Why Vietnam’s economy is surging ahead
BABE’S EYE VIEW FROM WASHINGTON D.C. - Babe Romualdez (The Philippine Star) - September 15, 2019 - 12:00am

In 1986, Vietnam decided to launch economic and political reforms that would enable the country to transform from a centralized economy into a socialist-oriented market economy. Trade liberalization was vigorously pursued while domestic reforms that include deregulation as well as lowered cost of doing business were implemented. More importantly however, the Vietnamese government decided to open up its economy to foreign investors, creating the Law on Foreign Investment that paved the way for foreign companies to enter Vietnam. 

The succeeding years saw Vietnam revising its foreign investment law several times to become more investor friendly. At the same time, more market friendly policies were also instituted. From being one of the poorest countries over three decades ago – in the aftermath of the Vietnam War that lasted for 20 years from 1955 to 1975 – Vietnam has emerged as one of the fastest growing economies in Asia, registering a 6.8 percent GDP growth in 2017 and 7.1 percent in 2018, its highest in over a decade. 

Vietnam is a single-party Socialist republic with no separation of powers, with the Communist Party playing a central role.  Thus, its government can make decisions quickly without long drawn-out debates over legislation, which is one of the reasons why its economy has surged in an impressive manner – with growth projected at 6.6-6.8 percent.

Vietnam’s government has adopted outward looking economic policies and is committed to private-sector led growth that has made the business climate very attractive to investors. The irony of it all is that the economy of a Socialist country like Vietnam is even more open and more progressive than a democratic country like the Philippines, where almost every decision requires lengthy debates, back-and-forth arguments and compromises, even if the legislation is so important that it will have a great impact on the economy.

 For decades now, business groups have been urging the Philippine government to amend the very closed, overly protectionist economic provisions in the 1987 Constitution to make the country more attractive to investors. As early as 2001, there was already a strong clamor to liberalize many sectors of the economy to make the country become more globally competitive. Let’s face it, the outdated provisions – like Article 16, Section 11 that limits foreign ownership of media – are not encouraging to potential investors. Clearly this is the reason why we have been lagging behind our neighbors like Vietnam whose foreign direct investments continue to be impressive, registering $16.74 billion from January to May 2019 alone.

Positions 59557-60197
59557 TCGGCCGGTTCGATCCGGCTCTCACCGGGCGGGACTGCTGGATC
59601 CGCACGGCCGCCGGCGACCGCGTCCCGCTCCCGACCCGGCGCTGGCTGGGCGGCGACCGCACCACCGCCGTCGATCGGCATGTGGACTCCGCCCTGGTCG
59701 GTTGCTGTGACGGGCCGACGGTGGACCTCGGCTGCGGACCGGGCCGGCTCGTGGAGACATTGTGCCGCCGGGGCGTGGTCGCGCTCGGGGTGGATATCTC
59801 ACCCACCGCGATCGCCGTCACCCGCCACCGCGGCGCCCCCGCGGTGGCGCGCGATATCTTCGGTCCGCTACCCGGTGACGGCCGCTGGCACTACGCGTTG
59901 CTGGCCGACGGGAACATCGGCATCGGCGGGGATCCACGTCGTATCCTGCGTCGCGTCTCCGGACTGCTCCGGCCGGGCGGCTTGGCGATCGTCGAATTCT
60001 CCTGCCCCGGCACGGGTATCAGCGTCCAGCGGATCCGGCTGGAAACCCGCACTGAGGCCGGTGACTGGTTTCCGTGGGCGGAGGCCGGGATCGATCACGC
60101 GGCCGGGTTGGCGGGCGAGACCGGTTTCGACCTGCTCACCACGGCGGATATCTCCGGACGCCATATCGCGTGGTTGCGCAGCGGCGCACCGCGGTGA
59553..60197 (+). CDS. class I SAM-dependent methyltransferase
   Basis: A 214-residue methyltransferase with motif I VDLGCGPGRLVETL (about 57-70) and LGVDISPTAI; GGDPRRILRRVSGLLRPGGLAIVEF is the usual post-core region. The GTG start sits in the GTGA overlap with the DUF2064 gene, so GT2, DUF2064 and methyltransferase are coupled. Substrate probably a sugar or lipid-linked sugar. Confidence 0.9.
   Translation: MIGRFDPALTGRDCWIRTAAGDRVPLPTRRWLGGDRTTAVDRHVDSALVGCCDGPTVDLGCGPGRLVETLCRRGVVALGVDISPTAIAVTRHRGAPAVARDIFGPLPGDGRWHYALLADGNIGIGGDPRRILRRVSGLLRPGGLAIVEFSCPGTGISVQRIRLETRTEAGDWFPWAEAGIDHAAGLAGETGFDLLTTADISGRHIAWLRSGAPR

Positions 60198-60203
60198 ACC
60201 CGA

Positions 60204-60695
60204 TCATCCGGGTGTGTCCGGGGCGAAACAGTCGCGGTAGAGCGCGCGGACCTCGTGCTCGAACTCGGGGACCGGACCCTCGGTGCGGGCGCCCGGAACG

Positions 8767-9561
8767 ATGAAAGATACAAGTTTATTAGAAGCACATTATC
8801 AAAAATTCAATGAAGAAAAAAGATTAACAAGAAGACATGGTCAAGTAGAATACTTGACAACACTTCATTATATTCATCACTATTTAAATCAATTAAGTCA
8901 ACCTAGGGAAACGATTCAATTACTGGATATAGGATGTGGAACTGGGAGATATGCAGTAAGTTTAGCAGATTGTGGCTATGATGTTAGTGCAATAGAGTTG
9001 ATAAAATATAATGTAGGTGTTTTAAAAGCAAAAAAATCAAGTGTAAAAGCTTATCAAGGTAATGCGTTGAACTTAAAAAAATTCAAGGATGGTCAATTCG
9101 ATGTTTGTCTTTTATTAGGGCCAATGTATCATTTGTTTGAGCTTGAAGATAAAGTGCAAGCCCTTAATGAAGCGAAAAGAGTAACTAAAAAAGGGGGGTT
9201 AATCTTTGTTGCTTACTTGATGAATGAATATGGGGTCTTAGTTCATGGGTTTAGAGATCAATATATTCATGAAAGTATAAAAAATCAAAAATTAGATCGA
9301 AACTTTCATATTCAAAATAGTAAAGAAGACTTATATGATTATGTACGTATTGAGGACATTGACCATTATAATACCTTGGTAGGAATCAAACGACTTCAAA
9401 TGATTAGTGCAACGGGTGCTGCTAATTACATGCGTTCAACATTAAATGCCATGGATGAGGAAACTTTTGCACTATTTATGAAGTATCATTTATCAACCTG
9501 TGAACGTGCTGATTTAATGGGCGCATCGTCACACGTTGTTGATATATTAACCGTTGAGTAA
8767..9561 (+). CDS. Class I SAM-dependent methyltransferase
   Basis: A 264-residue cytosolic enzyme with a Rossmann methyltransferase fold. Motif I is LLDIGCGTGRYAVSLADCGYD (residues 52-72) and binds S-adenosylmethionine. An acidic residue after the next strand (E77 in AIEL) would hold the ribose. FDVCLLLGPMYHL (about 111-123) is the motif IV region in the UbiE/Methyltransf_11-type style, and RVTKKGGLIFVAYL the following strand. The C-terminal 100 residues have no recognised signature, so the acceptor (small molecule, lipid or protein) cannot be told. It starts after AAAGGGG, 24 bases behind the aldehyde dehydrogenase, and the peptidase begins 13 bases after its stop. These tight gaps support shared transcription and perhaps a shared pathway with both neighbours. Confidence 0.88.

The trade war between China and the United States is one opportunity where the Philippines could very well attract more American businesses that are pulling out of China due to the tariff wars. But we are already missing the boat as it is. Many American companies are already rethinking their business expansion plans and are coming to us at the Embassy looking for Asian countries to relocate their operations. But sadly, the outdated economic provisions in the 1987 Constitution and many other investment requirements that in our case need legislation which Vietnam seems to be able to immediately act upon – is making them look at our neighbor, whose open and investor-friendly business climate is so encouraging.

The Duterte administration’s program to push amendments to these protectionist provisions is a first step toward the right direction. We have a chance now with President Duterte who is willing to take the bull by the horns, so to speak, and do what is needed to solve problems that are keeping our economy from truly surging. 

Take the horrendous traffic in Metro Manila for instance. This is really an emergency situation that is getting worse by the day, and costing the country P5.4 billion a day in terms of lost productivity which is very clear in a study made by the Japan International Cooperation Agency (JICA). 

This monstrous congestion is impacting the economy, making people suffer and making them sick due to air pollution from stalled vehicles. In fact, people are literally dying because ambulances transporting patients with medical emergencies are stalled in traffic. As one song goes – they just lie there, and they die there. 

Just to be clear – President Duterte did not ask for these emergency powers but if they give it to him, then at least there will be a central person who has the authority to move things quickly. With the president known for having a strong political will, chances are he will be able to speed things up with critical transport infrastructure projects that will hasten progress and bring economic growth in many areas outside of Metro Manila.  

A microcosm of what can be done can be seen in the actions of the “total rock star” – as Ambassador Sung Kim described Manila Mayor Isko Moreno.

The minute he stepped into office, he launched a major makeover of Manila and cleaned up the streets, ridding it of vendors that have been clogging the streets and other public places. Things are moving well in the city of Manila. Can you imagine if this can be done in the entire Metropolis and all over the country?

Unfortunately, we want to have our cake and eat it, too. We want to have a democratic system of government, with a free press and very strong checks and balances. But the biggest downside is that everything is slow moving. 

The fact of the matter is, too many cooks spoil the broth. Unfortunately, the broth is already getting spoiled. Very soon, we won’t even have the broth to speak of. 

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Email: babeseyeview@gmail.com

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